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Sebbass69

Standardizing NaOH

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Hi everyone

I have a quick question I hope you all can answer. I'm titrating some HNO3 to determine concentration, however I have not standardized my NaOH solution. I'm looking for a suitable standardizing agent, and I've come across a few. KHP seems to be the most common

but oxalic acid and hydrochloric acid are also listed. If I was to buy a standardized solution of HCl, would that be suitable for standardizing my NaOH? I can buy standardized NaOH but doesn't it frequently absorb moisture and CO2 from the air thereby altering concentration and throwing off the titration?

Thank you,

~Sebastian

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Hi everyone

I have a quick question I hope you all can answer. I'm titrating some HNO3 to determine concentration, however I have not standardized my NaOH solution. I'm looking for a suitable standardizing agent, and I've come across a few. KHP seems to be the most common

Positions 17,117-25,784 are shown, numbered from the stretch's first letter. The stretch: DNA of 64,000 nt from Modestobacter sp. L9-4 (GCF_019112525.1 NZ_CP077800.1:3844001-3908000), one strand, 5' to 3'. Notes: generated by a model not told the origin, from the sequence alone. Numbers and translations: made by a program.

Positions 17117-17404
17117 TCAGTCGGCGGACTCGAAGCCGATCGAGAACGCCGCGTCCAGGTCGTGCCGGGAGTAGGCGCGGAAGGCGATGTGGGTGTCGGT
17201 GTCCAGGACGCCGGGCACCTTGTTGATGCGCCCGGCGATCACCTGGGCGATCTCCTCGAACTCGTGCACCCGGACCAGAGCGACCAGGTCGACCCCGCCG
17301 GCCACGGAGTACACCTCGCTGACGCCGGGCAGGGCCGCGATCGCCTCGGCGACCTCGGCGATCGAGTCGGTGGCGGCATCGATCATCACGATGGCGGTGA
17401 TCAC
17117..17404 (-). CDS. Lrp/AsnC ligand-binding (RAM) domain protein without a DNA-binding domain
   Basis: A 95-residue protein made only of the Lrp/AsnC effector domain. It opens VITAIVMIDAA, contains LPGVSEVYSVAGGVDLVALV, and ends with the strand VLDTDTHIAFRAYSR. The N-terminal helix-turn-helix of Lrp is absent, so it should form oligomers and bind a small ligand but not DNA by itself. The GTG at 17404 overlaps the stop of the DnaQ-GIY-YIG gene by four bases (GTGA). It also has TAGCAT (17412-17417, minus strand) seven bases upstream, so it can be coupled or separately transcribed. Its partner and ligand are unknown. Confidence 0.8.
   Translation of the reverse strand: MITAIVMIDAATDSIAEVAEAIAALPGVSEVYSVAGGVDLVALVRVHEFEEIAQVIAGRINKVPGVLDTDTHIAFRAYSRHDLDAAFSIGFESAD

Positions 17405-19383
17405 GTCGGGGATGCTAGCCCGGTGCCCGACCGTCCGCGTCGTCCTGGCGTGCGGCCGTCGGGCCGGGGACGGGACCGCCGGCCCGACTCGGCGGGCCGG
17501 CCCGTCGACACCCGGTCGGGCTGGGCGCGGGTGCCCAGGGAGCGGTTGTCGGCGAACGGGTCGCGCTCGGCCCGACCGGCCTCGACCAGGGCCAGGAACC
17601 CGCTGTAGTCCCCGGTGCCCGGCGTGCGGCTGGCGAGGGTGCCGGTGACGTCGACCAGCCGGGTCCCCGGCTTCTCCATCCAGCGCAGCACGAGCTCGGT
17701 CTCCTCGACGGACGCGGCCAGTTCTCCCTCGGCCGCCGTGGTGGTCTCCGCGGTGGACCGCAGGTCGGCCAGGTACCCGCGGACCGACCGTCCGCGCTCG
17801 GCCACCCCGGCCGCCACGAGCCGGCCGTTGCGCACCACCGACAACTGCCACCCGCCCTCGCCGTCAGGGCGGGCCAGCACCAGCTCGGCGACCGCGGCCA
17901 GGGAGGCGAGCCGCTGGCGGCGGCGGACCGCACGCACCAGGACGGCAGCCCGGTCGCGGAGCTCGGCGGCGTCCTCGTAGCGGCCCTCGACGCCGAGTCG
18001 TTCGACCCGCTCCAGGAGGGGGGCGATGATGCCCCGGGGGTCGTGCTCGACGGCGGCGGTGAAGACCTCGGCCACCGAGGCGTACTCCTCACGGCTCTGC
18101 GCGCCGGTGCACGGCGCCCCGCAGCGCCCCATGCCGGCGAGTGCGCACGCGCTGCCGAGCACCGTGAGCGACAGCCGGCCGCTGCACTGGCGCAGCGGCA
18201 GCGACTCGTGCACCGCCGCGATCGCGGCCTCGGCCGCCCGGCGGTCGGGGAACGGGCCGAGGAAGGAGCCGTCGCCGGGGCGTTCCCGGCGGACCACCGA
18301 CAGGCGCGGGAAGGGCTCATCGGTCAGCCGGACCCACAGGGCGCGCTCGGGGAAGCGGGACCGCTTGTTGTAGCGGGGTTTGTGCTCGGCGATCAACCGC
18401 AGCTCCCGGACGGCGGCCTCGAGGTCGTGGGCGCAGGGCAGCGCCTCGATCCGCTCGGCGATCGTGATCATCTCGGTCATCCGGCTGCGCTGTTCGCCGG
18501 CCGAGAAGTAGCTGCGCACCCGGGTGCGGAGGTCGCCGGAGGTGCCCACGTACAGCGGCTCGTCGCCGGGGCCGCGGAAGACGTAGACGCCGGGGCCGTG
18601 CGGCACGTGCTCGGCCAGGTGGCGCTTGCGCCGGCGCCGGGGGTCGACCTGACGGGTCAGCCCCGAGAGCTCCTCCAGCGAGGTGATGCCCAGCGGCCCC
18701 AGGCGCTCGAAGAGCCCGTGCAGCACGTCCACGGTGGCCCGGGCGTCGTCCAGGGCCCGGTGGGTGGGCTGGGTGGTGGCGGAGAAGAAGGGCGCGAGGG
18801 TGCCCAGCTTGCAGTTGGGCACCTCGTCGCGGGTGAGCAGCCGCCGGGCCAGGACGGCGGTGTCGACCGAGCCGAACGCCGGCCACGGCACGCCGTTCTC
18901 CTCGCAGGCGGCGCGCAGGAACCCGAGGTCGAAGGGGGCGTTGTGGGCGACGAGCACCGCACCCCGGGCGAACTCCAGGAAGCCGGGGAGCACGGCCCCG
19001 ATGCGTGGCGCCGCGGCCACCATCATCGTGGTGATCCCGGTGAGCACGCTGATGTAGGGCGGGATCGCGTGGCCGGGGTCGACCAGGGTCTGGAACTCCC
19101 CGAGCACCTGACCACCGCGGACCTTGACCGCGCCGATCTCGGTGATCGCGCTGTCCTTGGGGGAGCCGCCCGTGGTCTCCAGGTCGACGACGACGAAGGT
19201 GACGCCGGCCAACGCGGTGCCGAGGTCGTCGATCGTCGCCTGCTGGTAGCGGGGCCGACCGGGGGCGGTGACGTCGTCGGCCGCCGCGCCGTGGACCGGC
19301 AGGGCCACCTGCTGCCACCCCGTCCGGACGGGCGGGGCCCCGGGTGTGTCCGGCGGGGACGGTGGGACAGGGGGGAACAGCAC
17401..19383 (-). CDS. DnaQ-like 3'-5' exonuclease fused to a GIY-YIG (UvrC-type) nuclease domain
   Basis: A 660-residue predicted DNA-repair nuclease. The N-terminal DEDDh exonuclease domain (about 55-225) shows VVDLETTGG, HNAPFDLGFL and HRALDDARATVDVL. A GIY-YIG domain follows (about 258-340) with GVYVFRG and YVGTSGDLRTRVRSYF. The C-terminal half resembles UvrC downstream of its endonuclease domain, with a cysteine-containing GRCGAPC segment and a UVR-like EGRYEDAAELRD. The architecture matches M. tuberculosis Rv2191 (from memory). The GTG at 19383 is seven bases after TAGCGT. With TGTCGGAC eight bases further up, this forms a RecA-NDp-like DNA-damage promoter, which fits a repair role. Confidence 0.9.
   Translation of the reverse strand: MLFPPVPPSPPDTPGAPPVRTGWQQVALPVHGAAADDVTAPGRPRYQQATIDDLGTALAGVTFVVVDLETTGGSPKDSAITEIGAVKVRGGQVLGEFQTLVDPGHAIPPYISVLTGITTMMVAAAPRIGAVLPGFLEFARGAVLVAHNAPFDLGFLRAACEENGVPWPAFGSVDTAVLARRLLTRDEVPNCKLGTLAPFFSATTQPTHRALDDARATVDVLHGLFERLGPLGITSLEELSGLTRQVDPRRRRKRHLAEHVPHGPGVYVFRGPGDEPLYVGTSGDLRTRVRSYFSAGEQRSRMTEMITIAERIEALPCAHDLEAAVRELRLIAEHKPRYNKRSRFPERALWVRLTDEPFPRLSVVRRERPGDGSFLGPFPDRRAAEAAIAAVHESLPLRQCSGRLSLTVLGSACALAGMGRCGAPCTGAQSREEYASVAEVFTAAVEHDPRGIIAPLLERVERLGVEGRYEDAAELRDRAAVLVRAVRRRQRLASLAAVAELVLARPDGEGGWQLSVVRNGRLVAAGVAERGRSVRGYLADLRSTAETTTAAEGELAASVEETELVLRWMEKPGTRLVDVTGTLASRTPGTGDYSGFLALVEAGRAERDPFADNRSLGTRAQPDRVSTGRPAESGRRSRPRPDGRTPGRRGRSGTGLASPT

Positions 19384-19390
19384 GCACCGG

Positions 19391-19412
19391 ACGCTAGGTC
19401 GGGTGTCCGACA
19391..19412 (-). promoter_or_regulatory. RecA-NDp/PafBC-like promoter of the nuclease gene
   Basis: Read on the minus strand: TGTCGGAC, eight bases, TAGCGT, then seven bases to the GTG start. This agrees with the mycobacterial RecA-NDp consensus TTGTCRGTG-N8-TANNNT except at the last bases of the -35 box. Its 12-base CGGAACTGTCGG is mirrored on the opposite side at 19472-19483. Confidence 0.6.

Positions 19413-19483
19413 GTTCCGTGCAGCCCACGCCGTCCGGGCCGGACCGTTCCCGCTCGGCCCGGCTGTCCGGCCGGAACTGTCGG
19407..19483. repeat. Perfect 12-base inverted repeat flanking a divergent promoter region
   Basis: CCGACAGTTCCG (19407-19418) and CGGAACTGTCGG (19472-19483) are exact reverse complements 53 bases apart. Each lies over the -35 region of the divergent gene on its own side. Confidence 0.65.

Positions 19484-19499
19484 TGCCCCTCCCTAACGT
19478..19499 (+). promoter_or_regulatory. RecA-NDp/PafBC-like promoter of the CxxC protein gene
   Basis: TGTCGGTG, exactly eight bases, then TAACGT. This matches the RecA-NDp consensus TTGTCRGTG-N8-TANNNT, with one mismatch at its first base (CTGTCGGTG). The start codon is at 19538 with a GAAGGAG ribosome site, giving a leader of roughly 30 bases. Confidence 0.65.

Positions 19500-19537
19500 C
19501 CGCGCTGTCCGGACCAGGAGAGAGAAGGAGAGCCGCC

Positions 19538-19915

but oxalic acid and hydrochloric acid are also listed. If I was to buy a standardized solution of HCl, would that be suitable for standardizing my NaOH? I can buy standardized NaOH but doesn't it frequently absorb moisture and CO2 from the air thereby altering concentration and throwing off the titration?

 

~Sebastian

 

HCl or KHP will work. I like KHP because it is technically better to standardize a strong acid/base against a weak acid/base. One can be more certain that all the KHP has been consumed as all "strong electrolytes" are not equally strong and the precise value of their acid equilibrium constants is not firmly established out in the small decimal places. Plus KHP has two ionizable protons which makes for a more rigorous titration curve if you are planning on plotting a curve. Two endpoints are more analytically sound than just one.

 

NaOH is hygroscopic yes, but so is KHP to a small degree. Just keep your burette covered and be sure to make solutions with a volumetric flasks and not in graduated cylinders. If you haven't done much analytical work before, remember the goal is to be as precise and consistent as possible. The word "anal" is inside the word "analytical".

Edited by mississippichem

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